Your lenses is open that long, your shutter is open. Your telescope replaces your lenses, so you just have your shutter open that long. And your telescope is tracking the object as the earth rotates. Otherwise you’d just have a streak. The tracking on the telescope is the most important part for taking a long exposure.

What’s your favorite out of the observatories you’ve built?

When I was a senior in college I became president of The Astronomical Society of Kansas, it was a club that started in a small museum and moved into the University of Missouri. I negotiated all of that.

When I was president of the club, we decided to build an observatory. It has a 30-inch diameter (mirror) telescope, which at that time — and still today — is one of the biggest telescopes owned by an astronomy club.

I graduated before it was completed, but it was built 30 miles outside the city.

Then in the late ‘80s when I was at the Naval Academy we built an observatory in Annapolis, Maryland. I was one of the technical directors on this project, which was to refurbish a historical telescope from the 1880s. It has an 8-inch lens and a 12-foot lens tube. It’s a great telescope for stargazing.

And then, I was on the faculty of the Coast Guard Academy for 14 years, and we built an observatory in Connecticut. This one I supervised the construction and did most of the labor myself. I had a partner that helped me design it, but we pretty much did it ourselves.

It took 120 days but we only worked Saturdays because we had our day jobs. In total, that one took 27 months to build.

After I left that job, I took a job as a college administrator in North Carolina. There was an observatory on campus, but there was a lot of light pollution, so I bought a house out in the country and I built my own observatory in my backyard. The roof rolls right off. And so it kind of looks like a garden shed when the roof is closed. I built it to blend into the country environment.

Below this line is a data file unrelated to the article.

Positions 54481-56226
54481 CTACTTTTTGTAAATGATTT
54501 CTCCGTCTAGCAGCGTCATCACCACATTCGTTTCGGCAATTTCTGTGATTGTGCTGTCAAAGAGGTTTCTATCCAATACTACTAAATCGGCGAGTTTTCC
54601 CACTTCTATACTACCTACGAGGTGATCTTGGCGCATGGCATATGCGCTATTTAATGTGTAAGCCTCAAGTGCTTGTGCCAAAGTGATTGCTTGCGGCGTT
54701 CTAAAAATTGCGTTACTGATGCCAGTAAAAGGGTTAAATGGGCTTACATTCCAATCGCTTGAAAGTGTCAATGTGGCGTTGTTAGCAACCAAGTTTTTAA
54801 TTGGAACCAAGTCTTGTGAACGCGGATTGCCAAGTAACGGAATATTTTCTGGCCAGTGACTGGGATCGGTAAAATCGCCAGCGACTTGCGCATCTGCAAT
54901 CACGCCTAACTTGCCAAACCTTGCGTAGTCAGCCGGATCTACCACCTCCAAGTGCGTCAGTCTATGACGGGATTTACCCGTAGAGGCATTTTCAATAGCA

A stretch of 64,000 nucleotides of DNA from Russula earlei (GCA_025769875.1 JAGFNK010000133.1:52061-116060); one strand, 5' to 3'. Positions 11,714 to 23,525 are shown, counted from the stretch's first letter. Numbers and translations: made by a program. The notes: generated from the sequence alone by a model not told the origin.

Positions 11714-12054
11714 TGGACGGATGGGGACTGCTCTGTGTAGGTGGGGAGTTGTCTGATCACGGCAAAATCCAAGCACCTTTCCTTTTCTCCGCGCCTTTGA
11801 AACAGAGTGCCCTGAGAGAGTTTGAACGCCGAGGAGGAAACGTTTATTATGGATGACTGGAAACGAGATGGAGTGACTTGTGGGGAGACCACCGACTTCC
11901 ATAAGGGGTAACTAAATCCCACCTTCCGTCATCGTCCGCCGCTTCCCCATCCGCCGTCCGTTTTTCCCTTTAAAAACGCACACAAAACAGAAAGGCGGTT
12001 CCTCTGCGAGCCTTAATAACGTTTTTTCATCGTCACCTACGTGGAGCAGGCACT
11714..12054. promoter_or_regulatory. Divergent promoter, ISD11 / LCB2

I had the computer inside with the WiFi and it was controlled by a laptop in the house. So I’d sit in my recliner, controlling all these digital cameras. All I had to do outside was roll the roof off.

A couple of times, this is how crazy I was in the winter, I pulled my patio table next to the hot tub and put my laptop out there and I’m sitting in the hot tub and I’m controlling the telescopes inside the observatory there.

What’s the future of astronomy, in your opinion?

It’s hard to say. Twenty years ago we couldn’t predict where we’d be today. You know the Hubble Space Telescope, launched in 1993. Even before it launched, NASA never told you this, but it was obsolete. Ground based telescopes out-performed it.

Hubble was built and its launch was delayed because the space shuttle blew up in 1987. So it was going to get launched in the late ‘80s, but they didn’t launch it until 1993.

The only advantage of the Hubble Telescope is you can use it 24 hours a day. Whereas, something on the Big Island you can only use at nighttime. That’s the only advantage that it has, but ground based telescopes out-perform it, so it’s hard to say where we’ll be in the next 20 years.

Maybe we’ll have telescopes on the moon and we won’t have telescopes on the Earth anymore. It’s going to happen, I don’t know if I’ll live long enough to see it, but you might. It takes eight seconds, just seconds to make a radio signal to go to the moon and back to control something, no atmosphere on the moon.